Homeschooling in Spite of Ambiguity
By Gwendolyn Atwood
When dealing with the local school official in our town, we have found that good information has been useful in helping us hold ground confidently in the face of requests for more than one report a year. I believe our annual year-end reports have quite satisfactorily demonstrated our children's progress. I use the writing of them to satisfy myself and my own high standards on this score, since otherwise I would find it too frustrating to spend the time writing them, when there are so many other good things to do with our precious time here on earth. I'm not interested in taking time to do three make-work, mid-year reports on our kids. I wasted too much time doing unnecessary exercises in school to have any patience left for that sort of thing! Using information provided by AHEM, we have been able to keep to a single report per year in spite of some minor pressure from the school administrator for more.
When we began reporting three years ago, we received a letter requesting information about our goals and methods. The assistant superintendent who wrote this request added that he would be in contact at
mid-year and at the end of the year for an update of the progress and reports.
Using others' old education plans and the suggestions on the AHEM website, I drafted goals for our daughter's learning, listed resources available at our home and in the larger community, spoke of how we homeschool all day, year round,
without stopping for weekends or holidays, and listed my husband's and my educational degrees as our qualifications. For evaluation, I stated that we would submit a progress report the next summer. I deliberately did not address the request for a mid-year evaluation, knowing that in many Massachusetts towns, a year-end report on progress for each child is considered sufficient.
All of this went through the mill without a glitch, seemingly. I received a letter approving our plan, and proceeded to unschool our children in the manner to which we had become happily accustomed. Mid-year came and went without my, or apparently, the assistant superintendent, noticing anything amiss. Certainly, our homeschooling was proceeding full throttle!
I sent in my report on the year's progress in a timely manner, and heard nothing until a letter arrived in September by certified mail asking,
Will you please explain why I have not received [your] report? I immediately replied in writing that I had indeed sent the report, and soon received a gratifying apology for his having
That January, I received a letter requesting a mid-year report, something I'd heard nothing about in the previous
misfiled year. Before composing my polite letter, I called AHEM, and made use of the policy and practice database—lovingly created by your submissions and completed questionnaires, dear readers. I acquired a long list of surrounding towns where the school requires only one report a year. This I enclosed in my letter, thanking the superintendent for his interest in our child's progress but demurring on the issue of the mid-year report and stating,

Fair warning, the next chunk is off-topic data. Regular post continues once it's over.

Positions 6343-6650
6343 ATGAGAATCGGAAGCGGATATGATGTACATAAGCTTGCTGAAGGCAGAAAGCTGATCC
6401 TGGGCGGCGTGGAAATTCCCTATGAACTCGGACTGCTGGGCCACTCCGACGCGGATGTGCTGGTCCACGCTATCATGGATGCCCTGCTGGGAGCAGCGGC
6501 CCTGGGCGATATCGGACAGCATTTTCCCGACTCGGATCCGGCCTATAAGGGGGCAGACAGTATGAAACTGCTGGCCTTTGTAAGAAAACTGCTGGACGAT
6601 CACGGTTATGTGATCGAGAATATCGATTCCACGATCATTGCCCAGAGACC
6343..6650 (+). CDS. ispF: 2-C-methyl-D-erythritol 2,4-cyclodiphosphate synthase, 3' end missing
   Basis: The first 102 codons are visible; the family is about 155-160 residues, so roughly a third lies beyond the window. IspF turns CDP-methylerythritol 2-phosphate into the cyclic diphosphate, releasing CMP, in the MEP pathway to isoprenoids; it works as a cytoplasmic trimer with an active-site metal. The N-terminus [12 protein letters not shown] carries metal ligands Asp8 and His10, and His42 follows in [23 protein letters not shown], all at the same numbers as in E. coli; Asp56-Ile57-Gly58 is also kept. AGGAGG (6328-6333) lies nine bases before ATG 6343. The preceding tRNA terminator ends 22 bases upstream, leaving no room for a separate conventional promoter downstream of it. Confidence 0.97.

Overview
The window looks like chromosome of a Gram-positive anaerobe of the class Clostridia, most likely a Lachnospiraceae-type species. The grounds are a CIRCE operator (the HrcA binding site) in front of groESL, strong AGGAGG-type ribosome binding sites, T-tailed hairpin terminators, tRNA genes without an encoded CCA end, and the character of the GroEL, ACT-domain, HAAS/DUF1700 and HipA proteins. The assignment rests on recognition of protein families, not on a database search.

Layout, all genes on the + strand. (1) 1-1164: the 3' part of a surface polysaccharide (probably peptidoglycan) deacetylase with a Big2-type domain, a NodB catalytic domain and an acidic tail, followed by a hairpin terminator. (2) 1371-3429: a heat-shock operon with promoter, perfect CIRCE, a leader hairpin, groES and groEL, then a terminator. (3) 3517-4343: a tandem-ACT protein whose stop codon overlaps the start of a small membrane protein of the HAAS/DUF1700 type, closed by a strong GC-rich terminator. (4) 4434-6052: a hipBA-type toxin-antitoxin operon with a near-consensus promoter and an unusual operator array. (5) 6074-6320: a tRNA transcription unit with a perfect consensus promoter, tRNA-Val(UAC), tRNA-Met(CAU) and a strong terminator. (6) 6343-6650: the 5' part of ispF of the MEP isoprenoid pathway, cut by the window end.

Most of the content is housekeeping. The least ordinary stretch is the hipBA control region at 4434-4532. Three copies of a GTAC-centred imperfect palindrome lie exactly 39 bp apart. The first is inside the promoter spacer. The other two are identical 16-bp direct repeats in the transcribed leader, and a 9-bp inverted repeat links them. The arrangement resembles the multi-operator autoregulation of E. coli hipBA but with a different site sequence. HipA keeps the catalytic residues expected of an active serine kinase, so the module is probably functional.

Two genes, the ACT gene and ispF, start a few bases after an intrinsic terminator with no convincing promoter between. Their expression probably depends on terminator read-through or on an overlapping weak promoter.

Requiring just one report per year... is common practice... For example, in the seven surrounding towns the public school administrations request one report per year for each homeschooled child. I thought that was an impressive statistic.
I guess the superintendent did not. Or maybe he wasn't sure. Maybe he misfiled the letter. He's obviously busy with other things. In any case, I never heard anything back. That summer, I sent in my evaluation for the year for our oldest, and a plan for her and our middle child who was turning six. I received an approving reply, with no mention of the mid-year evaluation issue. But then a letter arrived in January once again requesting a mid-year evaluation. This time in my polite reply I could express surprise since he hadn't mentioned in his approval letter that he would be seeking a mid-year report this year. In his reply, the assistant superintendent referred to the school policy document that he had sent at the outset of our reporting career, in which a mid-year report is requested, but he also acknowledged that he had approved our plan with only the year-end report. So we proceeded within that ambiguity.
This summer, I sent in my year-end evaluations and plans. I thought we would have a clear resolution this time of whether he was going to require the mid-year report or not. Instead, I received back a temporizing letter stating,
I grant approval for you to proceed. I will communicate with you about submitting updates on your progress. I wonder if he's planning to talk to his counterparts in the surrounding towns? Or if he's going to try to find some counterparts in towns where they do require a mid-year evaluation? (Maybe hard to do, since he doesn't have AHEM to call). Maybe he's just planning to finesse this issue indefinitely with continued rounds of thrusts and parries such as we've had over the last two years? Maybe he needs more time to think about it and is going to let us off the hook? Maybe he's planning to change the policy for the whole town, having seen that a mid-year report is an unnecessary and inconvenient formality? With support from AHEM, I will politely hold my ground on this minor but meaningful issue. With a clear understanding of the Charles guidelines coupled with civil, firm communication, it's been possible to homeschool supplying the amount of information I feel comfortable with.